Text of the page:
26 Sep 2018 by Luca Filigheddu

Content consumption habits on apps are changing: how should publishers react?

content-consumption-habits-on-apps-are-changing-how-should-publishers-reactJust as publishers have adapted to now offer their magazines on a digital magazine app, so too should they adapt to the way people are consuming content on their apps to be able to provide the best tailored experience for their readers.

Today, more and more people are spending more time in apps than anywhere else on their phone. An eMarketer study in April 2017 reported that the share of average time spent per day on mobile internet among US smartphone users is at 89% in-app against only 11% on mobile web. Despite this, the abundant supply of other competing apps means they’re not staying with your app any longer than they have to.

One way to ensure that the digital magazine apps stay relevant is to look at content consumption habits. They may seem fixed or at least take a long time to change. However, we should consider that the increasing rate of technological change means the way people consume content also changes with it.

To stay current, let’s look at today’s content consumption habits.

Live content

Better internet access and more people preferring their phones and devices over radio and TV have brought more demand for live content. We’re in that exact spot in time just when internet speeds can accommodate live streaming videos and when more and more are turning away from mainstream channels.

 

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So how can publishers take advantage of this? One way is to include an RSS feed in your digital magazine apps that feed live articles to them. Combined with push notifications, you can encourage frequent use of your app and not just when the new issue is out. You can also air live streaming videos.

Demand for on-demand content

If there’s one thing that characterises the latest change in content consumption in recent years, it’s on-demand content. On-demand content is content that delivered to the consumers when they want it, instead of adhering to programming schedules or even being limited by what can fit in a CD.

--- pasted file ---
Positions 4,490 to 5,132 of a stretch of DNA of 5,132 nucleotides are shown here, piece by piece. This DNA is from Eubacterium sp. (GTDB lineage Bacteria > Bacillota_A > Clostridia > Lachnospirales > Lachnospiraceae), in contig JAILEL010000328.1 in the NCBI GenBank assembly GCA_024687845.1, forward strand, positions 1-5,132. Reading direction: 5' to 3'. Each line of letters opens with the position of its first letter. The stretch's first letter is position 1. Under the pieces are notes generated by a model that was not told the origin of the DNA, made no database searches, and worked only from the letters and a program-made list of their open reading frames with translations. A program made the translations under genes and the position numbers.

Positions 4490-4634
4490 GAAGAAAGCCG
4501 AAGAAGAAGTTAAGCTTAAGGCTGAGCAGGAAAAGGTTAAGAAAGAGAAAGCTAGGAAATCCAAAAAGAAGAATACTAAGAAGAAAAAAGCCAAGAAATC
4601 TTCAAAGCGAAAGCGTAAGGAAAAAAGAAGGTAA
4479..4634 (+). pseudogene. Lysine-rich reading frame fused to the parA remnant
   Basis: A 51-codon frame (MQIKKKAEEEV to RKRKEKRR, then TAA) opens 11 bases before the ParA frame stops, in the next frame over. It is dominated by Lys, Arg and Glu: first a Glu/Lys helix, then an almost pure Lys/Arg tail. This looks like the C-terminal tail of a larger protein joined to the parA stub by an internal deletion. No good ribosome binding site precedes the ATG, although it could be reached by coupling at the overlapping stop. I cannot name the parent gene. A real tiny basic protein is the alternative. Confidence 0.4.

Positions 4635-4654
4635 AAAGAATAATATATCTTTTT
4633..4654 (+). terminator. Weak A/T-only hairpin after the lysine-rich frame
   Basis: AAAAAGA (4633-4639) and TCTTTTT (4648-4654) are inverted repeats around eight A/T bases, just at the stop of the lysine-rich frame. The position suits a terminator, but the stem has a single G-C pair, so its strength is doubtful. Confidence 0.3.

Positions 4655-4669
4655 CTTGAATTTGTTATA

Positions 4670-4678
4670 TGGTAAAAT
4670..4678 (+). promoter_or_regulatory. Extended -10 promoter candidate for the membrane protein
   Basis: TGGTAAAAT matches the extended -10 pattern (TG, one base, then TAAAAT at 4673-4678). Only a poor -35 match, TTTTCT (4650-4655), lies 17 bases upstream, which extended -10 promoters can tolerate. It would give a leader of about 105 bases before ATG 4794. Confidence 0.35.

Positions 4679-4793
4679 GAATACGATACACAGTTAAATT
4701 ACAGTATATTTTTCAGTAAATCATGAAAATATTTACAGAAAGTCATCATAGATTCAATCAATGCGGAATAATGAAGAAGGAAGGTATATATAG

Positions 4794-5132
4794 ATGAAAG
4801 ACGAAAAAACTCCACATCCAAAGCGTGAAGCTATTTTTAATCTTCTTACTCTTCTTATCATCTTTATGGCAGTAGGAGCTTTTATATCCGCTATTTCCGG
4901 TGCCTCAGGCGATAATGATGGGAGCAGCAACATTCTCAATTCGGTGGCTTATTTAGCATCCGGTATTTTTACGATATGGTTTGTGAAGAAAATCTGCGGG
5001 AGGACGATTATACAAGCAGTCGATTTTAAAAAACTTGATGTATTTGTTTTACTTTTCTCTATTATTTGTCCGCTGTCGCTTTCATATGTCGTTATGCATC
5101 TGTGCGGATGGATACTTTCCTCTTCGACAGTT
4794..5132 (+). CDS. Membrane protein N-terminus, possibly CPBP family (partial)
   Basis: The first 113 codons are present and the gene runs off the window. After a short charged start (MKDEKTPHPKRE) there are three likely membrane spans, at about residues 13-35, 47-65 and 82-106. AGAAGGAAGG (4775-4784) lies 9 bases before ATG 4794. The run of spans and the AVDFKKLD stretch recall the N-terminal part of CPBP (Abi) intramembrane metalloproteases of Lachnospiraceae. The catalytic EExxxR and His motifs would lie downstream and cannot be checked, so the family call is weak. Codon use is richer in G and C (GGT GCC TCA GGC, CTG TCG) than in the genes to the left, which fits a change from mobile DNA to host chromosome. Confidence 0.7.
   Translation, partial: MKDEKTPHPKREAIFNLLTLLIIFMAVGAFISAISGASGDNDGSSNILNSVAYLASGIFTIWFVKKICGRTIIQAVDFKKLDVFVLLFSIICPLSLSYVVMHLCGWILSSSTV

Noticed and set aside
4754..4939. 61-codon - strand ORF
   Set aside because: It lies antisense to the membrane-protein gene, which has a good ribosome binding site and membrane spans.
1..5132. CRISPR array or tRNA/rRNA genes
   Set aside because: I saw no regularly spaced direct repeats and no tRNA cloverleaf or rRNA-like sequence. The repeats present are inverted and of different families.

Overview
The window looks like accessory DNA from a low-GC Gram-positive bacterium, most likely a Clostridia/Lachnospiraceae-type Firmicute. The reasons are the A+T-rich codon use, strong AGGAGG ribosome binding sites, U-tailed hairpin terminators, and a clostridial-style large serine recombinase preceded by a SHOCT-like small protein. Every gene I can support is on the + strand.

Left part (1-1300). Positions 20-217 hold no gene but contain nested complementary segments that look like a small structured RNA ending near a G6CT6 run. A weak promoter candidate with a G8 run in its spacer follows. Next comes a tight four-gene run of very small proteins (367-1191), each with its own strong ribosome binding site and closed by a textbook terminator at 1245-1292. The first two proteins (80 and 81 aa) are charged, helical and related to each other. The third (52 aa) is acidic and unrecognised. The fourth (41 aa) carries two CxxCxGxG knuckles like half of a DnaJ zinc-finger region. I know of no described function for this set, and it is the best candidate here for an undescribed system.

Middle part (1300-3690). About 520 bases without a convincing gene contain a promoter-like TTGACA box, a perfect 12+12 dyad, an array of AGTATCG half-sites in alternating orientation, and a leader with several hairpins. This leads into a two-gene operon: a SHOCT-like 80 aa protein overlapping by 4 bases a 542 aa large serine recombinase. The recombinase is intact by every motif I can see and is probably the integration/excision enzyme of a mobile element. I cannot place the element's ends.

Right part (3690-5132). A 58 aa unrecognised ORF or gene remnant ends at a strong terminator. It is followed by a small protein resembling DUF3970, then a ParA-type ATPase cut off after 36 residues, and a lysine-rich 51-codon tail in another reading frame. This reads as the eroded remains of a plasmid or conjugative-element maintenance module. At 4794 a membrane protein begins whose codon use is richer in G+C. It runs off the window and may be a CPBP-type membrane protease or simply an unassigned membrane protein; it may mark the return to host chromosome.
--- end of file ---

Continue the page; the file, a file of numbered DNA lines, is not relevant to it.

Netflix and Spotify are the easiest examples of this. They’ve revolutionised their industries by providing on-demand content. Viewers and listeners no longer have to wait for the next episode to come out before being able to watch it; series are released by the season. Spotify has directly competed against radios by allowing listeners to choose the songs they want to hear instead of waiting for the DJ to air something they like.

Digital magazine apps can cash into this by providing live content, putting up previous issues for access and from a functionality standpoint, have the magazine available offline.

Comments

How many times have we read through an article online, and after the article was finished, we scroll down some more to see what the comments are?

Sometimes, the comments on articles themselves are actually informative and insightful that can complement the story written in the article. It is an added value to see varying points of view, particularly when the article is about hot and current topics. If not, at the very least they can be entertaining.

One way digital magazine apps can take advantage of this is to enable comments on articles and allow readers to interact with each other.

Gamification

Ever come across a poll in social media? Or perhaps you’ve read an article where you were asked some information which they used to calculate your stats against the statistics they’re reporting in their article? If so, then you’ve experienced gamification.

Gamification is the application of typical elements of game playing (e.g. point scoring, competition with others, rules of play) to other areas of activity to encourage engagement with a product or service.

Digital publication apps can take advantage of this by gamifying articles or the app themselves. You can include polls in your articles, and offer readers the chance to see themselves within the context of what you are writing about, or you can put reaction polls on whether the article made the reader feel happy, sad, angry, hopeful, etc and show them the live results. Or you can even give ranks or points to your readers based on the number of articles they’ve read, times they’ve commented, etc.

Improve your audience acquisition and retention

Looking at content consumption habits can give us clues on how to deliver digital magazines according to the habits of our readers. Keeping on top of these habits will certainly help you during audience retention.

However, attracting more downloads is also needed to be able to keep your digital magazine app profitable. To help you with app promotion, download our Starter’s Guide to App Promotion and User Acquisition for Magazine and Newspaper App Publishers!

 

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Posted in digital magazine app

Luca Filigheddu

Luca Filigheddu

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